Harare, the capital city of Zimbabwe, is situated upstream from its water supply, Lake Chivero, and sits in its own catchment area. Grey water from homes and industries flows through its polluted urban rivers back into the drinking water. The water treatment process used to enable a sustainable cycle in which Harare’s residents literally drank their own bathwater.
However, the extension of water supply and sanitation infrastructure has not been able to keep up with the urban population growth. The water system was designed for a population of 250, 000 – less than one-tenth of the current population.
A lack of investment in water infrastructure since the 1970s, and the collapse of the water purification process in particular, has seriously impacted the health, safety, dignity and livelihoods of Harare’s residents.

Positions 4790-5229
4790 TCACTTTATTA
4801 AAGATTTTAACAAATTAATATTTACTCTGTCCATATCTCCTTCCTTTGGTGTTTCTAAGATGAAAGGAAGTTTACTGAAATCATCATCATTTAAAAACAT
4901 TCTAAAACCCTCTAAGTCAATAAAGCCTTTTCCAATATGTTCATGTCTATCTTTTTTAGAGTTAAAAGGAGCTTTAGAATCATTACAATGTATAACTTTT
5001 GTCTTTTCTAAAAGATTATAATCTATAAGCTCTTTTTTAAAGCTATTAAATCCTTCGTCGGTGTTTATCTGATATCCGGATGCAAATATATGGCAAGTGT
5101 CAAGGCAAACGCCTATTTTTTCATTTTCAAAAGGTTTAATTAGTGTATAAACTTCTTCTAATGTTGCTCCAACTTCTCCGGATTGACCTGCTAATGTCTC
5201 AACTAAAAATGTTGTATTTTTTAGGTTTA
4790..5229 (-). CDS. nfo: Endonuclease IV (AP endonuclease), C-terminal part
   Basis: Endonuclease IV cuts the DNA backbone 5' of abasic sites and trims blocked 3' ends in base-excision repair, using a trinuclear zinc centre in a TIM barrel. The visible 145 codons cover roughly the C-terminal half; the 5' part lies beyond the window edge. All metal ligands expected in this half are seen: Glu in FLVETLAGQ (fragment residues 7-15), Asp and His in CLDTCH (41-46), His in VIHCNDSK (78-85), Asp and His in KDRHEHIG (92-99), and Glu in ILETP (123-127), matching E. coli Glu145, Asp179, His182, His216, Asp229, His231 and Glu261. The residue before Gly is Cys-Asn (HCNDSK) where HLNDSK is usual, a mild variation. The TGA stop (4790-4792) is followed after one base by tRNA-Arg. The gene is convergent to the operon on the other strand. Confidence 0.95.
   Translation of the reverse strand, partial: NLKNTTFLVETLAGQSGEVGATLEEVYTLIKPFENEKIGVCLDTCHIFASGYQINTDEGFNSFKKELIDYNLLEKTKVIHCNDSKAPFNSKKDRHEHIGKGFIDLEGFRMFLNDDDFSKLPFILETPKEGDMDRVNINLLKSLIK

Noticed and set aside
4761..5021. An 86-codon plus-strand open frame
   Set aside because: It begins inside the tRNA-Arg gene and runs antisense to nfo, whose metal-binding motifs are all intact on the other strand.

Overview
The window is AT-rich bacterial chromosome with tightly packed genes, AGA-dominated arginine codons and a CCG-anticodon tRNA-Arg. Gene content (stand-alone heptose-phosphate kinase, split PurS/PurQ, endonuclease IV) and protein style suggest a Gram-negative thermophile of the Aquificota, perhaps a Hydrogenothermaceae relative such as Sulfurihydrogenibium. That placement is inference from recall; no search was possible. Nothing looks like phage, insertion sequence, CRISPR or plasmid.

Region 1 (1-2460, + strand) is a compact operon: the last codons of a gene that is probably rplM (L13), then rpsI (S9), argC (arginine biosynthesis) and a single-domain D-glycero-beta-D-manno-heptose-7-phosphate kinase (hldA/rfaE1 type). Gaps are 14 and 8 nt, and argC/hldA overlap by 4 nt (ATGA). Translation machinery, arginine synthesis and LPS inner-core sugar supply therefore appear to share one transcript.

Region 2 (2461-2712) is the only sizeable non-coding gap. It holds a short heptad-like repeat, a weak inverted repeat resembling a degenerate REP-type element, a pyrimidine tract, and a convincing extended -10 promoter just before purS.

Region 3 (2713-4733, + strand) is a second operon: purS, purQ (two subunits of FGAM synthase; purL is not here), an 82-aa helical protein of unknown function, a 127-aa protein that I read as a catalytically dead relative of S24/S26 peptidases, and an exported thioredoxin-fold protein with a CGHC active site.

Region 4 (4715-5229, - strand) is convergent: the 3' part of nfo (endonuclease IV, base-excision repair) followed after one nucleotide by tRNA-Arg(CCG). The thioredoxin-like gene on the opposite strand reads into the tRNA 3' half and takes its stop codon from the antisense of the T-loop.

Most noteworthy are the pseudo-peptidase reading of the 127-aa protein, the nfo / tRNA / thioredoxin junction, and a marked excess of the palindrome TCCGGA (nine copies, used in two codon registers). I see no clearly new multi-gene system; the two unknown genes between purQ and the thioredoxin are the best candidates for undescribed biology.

As a result, in Harare water has become a valuable commodity. Although the entire city has been affected, the iconic phrase from Mark Reisner’s Cadillac Desert, “water flows upstream towards power and money,” is quite literally true in Harare where the wealthier suburbs are located at the apex of the water supply cycle. These residents can afford to dig their own boreholes or buy water. But for those ‘living downstream’ in the poorer high-density suburbs, which are totally dependent on the municipality, Harare’s water system forms a potentially deadly cycle for which a viable solution is yet to be found.
Although The Cycle tells the story of Harare, its intention is to create awareness about the need for urban water management in cities around the world. This work was completed for the 2012 Media and Advocacy Photography Mentorship funded by the Market Photo Workshop and mentored by photojournalist Jonathan Torgovnik.